Use this URL to cite or link to this record in EThOS:
Title: Defining wisdom : Ratnākaraśānti's Sāratamā
Author: Seton, Gregory Max
ISNI:       0000 0004 6353 0615
Awarding Body: University of Oxford
Current Institution: University of Oxford
Date of Award: 2015
Availability of Full Text:
Access from EThOS:
Full text unavailable from EThOS. Please try the link below.
Access from Institution:
This thesis examines Ratnakarasanti's (ca. 970-1045 C.E.) explication of Prajnaparamita in his doxographical works and his Saratama. Based on extant Sanskrit and Tibetan primary sources, it argues that Ratnakarasanti's main teacher was Dharmakirtisri (late 10th C.E.) and that Ratnakarasanti's Saratama sought to replace his teacher's Yogacara-Madhyamika framework with a causal explanation of Prajnaparamita through redefining the term Prajnaparamita as the path to awakening, rather than its goal. By unpacking that causal explanation in light of his broader system, the thesis demonstrates the way that Ratnakarasanti's own version of Nirakaravadin-Yogacara-Madhyamika refutes cognitive images (akara) as unreal ultimately, but claims they are still perceived by buddhas out of compassion. This conclusion debunks the long-standing theory that Ratnakarasanti was an Indian proponent of the controversial Tibetan gZhan-stong despite later gZhan-stong propon-ents' attempts to claim him as their own. There are two parts to the study. The first part introduces Ratnakarasanti's life, philosophy and doxography based upon evidence from a Tibetan colophon to his Madhyamika commentary and the Tibetan hagiography of his student Adhisa (a.k.a. Atisa) and upon a comparative analysis of his doxographical works that are prerequisites for reading his Saratama. The second part consists of an annotated translation of the Saratama's introductory section, contrasted with the prior standard interpretation by Haribhadra's (9th century C.E.). In the two appendices are included a Tibetan critical edition and a separate hybrid Sanskrit and Tibetan critical edition of the Saratama's first parivarta based on the extant 11th and 13th century incomplete MSS and on the Tibetan translations in the sDe dge, Peking and sNarthang editions. The hybrid edition also includes my provisional critical edition of the root text - i.e. the first parivarta of the Aryasta - sahasrikaprajnaparamitasutra - and my own translation of two small sample sections of the Saratama, which are extant only in Tibetan, back into Sanskrit.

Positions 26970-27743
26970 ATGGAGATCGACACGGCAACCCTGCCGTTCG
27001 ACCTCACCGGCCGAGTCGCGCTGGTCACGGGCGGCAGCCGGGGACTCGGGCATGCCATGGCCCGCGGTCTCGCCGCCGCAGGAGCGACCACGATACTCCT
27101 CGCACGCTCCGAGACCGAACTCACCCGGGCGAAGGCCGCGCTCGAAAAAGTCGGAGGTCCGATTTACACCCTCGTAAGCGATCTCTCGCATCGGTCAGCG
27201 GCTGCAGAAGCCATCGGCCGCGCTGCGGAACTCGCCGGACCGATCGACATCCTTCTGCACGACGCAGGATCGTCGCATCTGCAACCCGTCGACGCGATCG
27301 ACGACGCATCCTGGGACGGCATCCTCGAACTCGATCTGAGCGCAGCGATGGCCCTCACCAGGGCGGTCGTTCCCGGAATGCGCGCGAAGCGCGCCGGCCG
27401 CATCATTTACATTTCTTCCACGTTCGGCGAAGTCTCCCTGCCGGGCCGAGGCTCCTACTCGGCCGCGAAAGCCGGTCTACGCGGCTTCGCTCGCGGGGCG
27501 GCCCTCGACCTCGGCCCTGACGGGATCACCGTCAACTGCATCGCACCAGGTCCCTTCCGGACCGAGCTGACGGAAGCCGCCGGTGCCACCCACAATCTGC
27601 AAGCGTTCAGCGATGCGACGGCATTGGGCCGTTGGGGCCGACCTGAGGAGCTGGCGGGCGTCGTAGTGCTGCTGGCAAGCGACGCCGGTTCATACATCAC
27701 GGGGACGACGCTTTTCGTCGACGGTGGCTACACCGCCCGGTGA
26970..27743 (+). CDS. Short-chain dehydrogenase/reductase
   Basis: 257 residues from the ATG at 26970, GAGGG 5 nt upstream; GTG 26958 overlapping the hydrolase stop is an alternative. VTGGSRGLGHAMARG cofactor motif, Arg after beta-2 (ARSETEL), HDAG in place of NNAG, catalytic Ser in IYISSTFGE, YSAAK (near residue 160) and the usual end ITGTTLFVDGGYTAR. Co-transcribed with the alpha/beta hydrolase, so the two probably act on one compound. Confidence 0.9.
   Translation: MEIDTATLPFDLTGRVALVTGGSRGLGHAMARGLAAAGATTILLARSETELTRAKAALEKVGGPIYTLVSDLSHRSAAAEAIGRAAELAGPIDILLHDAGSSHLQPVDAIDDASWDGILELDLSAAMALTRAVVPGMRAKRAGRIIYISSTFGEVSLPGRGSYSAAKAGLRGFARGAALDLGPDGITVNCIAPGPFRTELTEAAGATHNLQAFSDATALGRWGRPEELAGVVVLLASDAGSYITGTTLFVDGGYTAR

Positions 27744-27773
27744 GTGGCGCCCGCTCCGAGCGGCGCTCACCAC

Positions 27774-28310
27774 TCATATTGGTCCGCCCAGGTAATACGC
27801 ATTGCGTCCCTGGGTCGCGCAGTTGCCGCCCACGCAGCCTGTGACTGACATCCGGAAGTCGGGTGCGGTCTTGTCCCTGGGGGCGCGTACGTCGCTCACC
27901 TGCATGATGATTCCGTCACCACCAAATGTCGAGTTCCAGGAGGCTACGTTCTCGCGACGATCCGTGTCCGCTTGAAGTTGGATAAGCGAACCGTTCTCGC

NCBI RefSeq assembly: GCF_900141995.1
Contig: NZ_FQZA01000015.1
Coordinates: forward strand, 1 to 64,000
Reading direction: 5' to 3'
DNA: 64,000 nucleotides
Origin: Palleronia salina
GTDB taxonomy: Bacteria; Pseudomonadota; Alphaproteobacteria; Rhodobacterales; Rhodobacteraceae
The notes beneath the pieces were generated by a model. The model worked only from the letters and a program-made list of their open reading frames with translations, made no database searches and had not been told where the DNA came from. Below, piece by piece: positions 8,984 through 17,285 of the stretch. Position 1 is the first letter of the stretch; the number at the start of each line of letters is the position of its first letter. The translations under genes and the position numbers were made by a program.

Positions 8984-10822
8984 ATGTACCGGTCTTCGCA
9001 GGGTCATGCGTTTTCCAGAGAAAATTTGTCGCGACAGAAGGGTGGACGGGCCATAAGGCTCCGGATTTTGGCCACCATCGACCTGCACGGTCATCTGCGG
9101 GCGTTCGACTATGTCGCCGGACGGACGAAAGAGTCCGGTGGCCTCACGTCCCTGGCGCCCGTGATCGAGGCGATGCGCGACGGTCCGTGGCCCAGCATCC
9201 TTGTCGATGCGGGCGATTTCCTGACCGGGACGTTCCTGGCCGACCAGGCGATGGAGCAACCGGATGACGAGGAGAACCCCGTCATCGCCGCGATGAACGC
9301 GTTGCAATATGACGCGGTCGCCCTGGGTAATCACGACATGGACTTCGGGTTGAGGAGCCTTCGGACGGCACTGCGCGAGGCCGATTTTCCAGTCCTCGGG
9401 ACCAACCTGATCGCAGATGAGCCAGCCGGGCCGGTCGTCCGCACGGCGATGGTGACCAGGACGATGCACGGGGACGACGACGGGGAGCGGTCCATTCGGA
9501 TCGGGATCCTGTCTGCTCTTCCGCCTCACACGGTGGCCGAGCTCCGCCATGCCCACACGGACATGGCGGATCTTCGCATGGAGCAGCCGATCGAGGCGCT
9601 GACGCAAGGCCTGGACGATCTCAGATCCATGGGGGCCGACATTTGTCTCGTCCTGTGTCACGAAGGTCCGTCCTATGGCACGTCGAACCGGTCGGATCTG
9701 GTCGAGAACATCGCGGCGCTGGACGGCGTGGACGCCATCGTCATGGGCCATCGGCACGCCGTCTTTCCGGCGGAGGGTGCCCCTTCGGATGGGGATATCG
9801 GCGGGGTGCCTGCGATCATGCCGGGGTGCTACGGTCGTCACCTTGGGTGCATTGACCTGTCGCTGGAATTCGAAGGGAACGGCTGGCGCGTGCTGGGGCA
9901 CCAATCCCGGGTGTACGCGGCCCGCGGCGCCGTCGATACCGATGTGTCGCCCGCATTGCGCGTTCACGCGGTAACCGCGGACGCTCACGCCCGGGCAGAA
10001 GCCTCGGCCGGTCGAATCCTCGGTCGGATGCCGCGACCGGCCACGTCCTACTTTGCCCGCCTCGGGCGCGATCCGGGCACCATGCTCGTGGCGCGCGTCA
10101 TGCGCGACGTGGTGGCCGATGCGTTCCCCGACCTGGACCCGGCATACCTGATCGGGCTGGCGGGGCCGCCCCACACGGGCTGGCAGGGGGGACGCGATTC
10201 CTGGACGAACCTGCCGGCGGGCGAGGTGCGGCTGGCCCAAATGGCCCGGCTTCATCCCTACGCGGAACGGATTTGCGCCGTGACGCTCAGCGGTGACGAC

Supervisor: Sanderson, Alexis ; Wallace, Vesna A. Sponsor: Not available
Qualification Name: Thesis (Ph.D.) Qualification Level: Doctoral
EThOS ID:  DOI: Not available
Keywords: Wisdom--Religious aspects--Buddhism ; Mahayana Buddhism--Doctrines--Early works to 1800 ; Tibet Autonomous Region (China)--Intellectual life ; Sanskrit literature--History and criticism